I learned that CrossFit methodology was real, and that CrossFit HQ invests in the staff that is charged with qualifying trainers. I also learned that not all CrossFit affiliates are designed to create competitors, there are an overwhelming majority who are solely focused on building longevity and quality of life.

I was on fire leaving my CF-L1 weekend.  I went from not being a CrossFitter to being one of CrossFit’s biggest fans!!  During that weekend, I developed a new sense of purpose and opportunity, that is, to develop into the best coach possible, if, for no other reason, but to provide athletes the same experience I had during my CF-L1 weekend.

Is Attending a CF-L1 for You?

If you’re an athlete looking to dive deep into the nerd-ery; interested in learning more about the basics of what we do here at CrossFit Icehouse, why what we do works, and what CrossFit is really all about.  It’s definitely worth considering (by the way, CrossFit Icehouse is hosting a second CF-L1 course June 89).

If you’re interested in becoming a coach, and you’re local, get registered!!  CrossFit Training is LITERALLY coming to you.

Want to learn more about CrossFit Coaches Development?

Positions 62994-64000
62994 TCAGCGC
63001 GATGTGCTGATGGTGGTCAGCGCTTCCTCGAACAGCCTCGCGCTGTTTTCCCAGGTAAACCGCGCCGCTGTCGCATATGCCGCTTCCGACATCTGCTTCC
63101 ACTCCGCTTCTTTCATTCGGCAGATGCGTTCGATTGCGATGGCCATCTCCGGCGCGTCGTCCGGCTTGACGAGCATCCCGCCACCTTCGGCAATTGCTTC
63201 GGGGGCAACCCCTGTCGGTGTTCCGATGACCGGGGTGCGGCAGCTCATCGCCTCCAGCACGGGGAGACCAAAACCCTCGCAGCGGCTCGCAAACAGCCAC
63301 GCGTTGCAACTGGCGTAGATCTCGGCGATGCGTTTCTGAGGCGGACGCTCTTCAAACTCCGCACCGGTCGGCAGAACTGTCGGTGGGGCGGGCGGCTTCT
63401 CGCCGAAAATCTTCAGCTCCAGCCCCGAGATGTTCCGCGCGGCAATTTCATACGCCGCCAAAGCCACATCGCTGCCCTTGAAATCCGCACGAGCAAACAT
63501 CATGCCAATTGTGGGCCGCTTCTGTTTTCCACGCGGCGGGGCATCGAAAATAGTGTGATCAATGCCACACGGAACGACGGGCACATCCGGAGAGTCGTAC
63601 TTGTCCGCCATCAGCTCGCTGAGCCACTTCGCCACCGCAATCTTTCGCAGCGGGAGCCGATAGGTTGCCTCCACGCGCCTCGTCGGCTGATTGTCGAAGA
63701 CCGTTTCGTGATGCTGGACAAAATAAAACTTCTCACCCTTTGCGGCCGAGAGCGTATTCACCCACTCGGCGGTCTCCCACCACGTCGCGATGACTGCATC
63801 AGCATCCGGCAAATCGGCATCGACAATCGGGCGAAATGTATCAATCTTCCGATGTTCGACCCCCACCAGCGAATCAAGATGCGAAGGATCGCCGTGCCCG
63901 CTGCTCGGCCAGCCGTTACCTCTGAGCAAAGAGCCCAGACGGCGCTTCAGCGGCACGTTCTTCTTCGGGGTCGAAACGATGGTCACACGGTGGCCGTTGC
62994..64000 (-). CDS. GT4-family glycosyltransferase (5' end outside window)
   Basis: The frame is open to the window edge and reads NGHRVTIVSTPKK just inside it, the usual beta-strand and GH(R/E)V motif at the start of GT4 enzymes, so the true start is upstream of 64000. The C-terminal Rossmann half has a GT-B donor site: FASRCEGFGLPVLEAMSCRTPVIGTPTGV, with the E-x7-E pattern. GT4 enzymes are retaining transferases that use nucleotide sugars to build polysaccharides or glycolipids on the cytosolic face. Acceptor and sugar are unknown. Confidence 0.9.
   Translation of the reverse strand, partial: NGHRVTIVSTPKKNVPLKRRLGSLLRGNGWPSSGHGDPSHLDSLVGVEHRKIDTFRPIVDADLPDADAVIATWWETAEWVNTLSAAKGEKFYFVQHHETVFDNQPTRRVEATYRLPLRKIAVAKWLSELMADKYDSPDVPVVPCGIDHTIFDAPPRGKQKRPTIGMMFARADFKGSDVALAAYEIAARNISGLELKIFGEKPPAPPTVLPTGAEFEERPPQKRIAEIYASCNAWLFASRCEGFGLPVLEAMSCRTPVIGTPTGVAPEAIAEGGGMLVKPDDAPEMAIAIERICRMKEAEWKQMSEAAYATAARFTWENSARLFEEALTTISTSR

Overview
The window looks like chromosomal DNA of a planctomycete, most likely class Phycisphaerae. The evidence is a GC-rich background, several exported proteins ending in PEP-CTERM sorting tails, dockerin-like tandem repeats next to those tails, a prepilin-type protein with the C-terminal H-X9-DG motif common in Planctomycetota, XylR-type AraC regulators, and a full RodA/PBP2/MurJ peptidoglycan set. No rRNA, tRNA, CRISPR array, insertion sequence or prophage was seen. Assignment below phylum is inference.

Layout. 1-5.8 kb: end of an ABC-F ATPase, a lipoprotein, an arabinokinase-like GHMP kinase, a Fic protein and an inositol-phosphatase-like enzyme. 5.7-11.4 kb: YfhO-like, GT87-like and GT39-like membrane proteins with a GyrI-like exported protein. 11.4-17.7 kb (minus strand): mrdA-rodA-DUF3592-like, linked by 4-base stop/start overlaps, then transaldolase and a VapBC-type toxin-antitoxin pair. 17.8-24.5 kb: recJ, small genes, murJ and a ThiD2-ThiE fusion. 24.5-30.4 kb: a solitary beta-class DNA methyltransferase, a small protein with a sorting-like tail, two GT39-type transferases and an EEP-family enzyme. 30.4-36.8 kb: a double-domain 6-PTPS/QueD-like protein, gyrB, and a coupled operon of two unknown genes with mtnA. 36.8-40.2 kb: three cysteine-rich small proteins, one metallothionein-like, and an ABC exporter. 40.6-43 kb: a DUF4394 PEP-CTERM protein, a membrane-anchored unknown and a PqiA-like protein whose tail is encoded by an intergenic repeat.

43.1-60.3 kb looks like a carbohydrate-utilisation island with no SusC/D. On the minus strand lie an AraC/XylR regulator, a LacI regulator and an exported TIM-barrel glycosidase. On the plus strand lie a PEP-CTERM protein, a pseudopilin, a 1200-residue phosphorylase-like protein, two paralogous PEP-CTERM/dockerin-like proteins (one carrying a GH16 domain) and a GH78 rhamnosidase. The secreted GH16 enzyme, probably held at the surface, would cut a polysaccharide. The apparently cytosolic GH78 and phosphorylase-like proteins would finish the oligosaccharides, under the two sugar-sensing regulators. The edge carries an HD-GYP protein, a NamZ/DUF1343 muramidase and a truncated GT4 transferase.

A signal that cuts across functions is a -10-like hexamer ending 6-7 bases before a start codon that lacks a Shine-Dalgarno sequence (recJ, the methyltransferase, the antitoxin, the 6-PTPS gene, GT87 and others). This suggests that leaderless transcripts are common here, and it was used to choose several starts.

Cheers!

 

One Week Left of FNL…What’s Next?

One Week Left of FNL…What’s Next?

We have one week left of Friday Night Lights and if you have been participating along with us this year you should be feeling very proud of yourself.  The CrossFit Open (A.K.A Friday Night Lights) is a very taxing experience, both physically and emotionally!  There’s so much excitement leading up to one workout, there’s also the game of do I go scaled or Rx and dabbling in movements you may not have tried up until then.

So with one week left what happens next?  Well don’t worry Icehouse has some plans on Friday nights coming up this spring to keep you hanging out with your strong peeps and I’ve also put together a list of things to help you use all you’ve learned during Friday Night Lights…

1. Practice These Skills

Friday Night Lights has shown us some lesser programed skills like, bar muscle ups and overhead lunges. These are skills that take a lot of practice to nail down.  Taking time before and after class to practice these movements can make a huge difference for next year.  If there’s a workout that didn’t go your way, ask a coach some drills that will make that better for next time.

2. Local Competitions

Did you get bit by the competition bug?  Check out some of the local competitions and sign up!  There’s Granite Games Qualifiers, Festivus Games and Dakota Games all in our back yard.  Check out the standards, find some teammates and go participate in a CrossFit competition.

3. Dial In Your Nutrition

If you’re anything like me with the craziness of Friday Night Lights my nutrition sometimes takes a back seat, like in the trunk.  Thankfully we have already planned out a nutrition challenge for this reason.  If you’re looking to really dial in your skills and make big leaps in next years FNL then nutrition is the place to start.  Plus we might see spring soon which always makes eating well a bit easier.